Steel and aluminum stocks listed on the mainland recorded steep losses as markets reacted to news about U.S. tariffs, with Baoshan Steel falling 3.9 percent. Shares of Alumimium Corporation of China, or Chalco, lost 2.02 percent.
U.S. markets slid in the last session on the back of Trump's announcement, with stock indexes recording losses of more than 1 percent. The Dow Jones industrial average closed 420.22 points to close at 24,608.98, despite advancing more than 150 points earlier in the session.
Markets also took note of Federal Reserve Chairman Jerome Powell's Thursday testimony before the Senate Finance Committee. Powell said that he did not currently see any signs of overheating in the U.S. economy.
On Friday, U.S. stock index futures traded mixed during Asia afternoon trade, with Dow futures off by 46 points following the sell-off overnight.
The dollar index, which tracks the greenback against its rivals, edged lower to trade at 90.189 by 2:45 p.m. HK/SIN, a touch below Thursday's close of 90.242 and off a high of 90.932 hit overnight.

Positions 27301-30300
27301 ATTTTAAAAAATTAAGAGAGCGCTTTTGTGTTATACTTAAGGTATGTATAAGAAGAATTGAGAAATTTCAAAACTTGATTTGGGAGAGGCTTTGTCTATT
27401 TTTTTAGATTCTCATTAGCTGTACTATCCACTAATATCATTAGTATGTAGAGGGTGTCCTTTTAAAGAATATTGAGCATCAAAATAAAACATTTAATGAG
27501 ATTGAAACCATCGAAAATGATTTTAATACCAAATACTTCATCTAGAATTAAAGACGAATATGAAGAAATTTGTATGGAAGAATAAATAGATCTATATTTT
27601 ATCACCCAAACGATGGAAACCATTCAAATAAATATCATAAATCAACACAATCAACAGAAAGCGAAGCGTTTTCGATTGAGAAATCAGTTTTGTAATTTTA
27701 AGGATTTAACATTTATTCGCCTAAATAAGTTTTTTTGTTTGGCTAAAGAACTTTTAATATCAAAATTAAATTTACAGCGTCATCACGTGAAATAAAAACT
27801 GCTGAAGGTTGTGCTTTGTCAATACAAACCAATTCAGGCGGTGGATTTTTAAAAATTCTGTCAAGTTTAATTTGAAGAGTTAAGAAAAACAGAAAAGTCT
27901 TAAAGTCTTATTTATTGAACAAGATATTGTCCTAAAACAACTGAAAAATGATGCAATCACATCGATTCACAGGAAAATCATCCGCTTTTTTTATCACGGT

Europe tumbles by the close as Trump’s tariff announcement spooks investors
The pan-European STOXX 600 extended losses throughout the session, closing down 2.06 percent provisionally. On the week, the STOXX 600 fell 3.68 percent.
In industry news, all sectors closed sharply lower with many finishing the session down over 2 percent, including basic resources, banks, autos and industrials.
On Thursday, Trump said the U.S. would impose a 25 percent tariff on steel imports and 10 percent on aluminum, which could end up hurting companies both inside and outside the U.S. Some analysts argued that U.S. businesses would still have to import such materials while steel and aluminum production develops, potentially meaning higher costs for consumers.